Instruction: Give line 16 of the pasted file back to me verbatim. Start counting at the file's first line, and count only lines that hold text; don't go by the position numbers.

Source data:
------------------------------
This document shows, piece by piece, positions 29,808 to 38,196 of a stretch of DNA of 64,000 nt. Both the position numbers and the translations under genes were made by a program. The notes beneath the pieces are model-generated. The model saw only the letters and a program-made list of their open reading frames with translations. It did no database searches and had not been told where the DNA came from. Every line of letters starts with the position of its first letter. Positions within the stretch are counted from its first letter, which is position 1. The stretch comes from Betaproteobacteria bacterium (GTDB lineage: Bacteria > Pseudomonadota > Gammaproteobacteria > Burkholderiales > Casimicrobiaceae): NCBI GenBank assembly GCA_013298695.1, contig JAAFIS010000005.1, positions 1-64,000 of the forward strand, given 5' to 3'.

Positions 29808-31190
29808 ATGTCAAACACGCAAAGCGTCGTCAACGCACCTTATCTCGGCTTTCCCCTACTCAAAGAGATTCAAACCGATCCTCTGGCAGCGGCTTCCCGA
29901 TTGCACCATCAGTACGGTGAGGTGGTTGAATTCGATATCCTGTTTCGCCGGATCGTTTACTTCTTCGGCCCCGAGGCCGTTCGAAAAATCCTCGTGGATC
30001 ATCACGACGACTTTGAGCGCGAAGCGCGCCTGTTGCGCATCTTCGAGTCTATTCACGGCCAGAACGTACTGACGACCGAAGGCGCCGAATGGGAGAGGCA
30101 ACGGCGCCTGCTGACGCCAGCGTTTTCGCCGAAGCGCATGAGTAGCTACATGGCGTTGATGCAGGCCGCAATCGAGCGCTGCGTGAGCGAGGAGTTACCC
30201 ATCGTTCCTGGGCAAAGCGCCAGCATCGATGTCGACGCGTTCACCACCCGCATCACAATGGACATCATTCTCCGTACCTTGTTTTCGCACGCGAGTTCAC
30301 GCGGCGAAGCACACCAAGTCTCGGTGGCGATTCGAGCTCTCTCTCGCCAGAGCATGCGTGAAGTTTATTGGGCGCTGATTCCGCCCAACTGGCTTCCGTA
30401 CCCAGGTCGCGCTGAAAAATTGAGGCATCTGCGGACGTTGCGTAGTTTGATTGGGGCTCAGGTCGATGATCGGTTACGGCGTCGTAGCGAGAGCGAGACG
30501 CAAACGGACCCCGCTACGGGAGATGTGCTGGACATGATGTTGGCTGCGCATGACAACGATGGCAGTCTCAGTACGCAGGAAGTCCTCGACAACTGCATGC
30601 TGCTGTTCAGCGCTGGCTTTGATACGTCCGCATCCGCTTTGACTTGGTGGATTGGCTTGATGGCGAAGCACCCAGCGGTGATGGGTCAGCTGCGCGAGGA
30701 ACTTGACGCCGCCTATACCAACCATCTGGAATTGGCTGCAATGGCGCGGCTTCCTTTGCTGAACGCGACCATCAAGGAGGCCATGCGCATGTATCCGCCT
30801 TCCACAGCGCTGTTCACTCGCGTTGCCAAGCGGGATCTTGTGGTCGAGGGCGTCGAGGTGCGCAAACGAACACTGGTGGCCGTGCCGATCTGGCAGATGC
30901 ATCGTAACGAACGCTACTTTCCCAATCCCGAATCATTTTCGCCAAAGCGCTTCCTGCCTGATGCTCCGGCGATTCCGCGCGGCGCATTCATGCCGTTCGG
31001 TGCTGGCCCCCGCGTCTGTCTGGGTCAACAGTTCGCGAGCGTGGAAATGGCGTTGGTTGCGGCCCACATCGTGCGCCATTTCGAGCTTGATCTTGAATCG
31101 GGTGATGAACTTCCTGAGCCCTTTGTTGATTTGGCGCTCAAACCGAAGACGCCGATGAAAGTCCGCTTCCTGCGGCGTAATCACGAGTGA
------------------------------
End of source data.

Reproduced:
31101 GGTGATGAACTTCCTGAGCCCTTTGTTGATTTGGCGCTCAAACCGAAGACGCCGATGAAAGTCCGCTTCCTGCGGCGTAATCACGAGTGA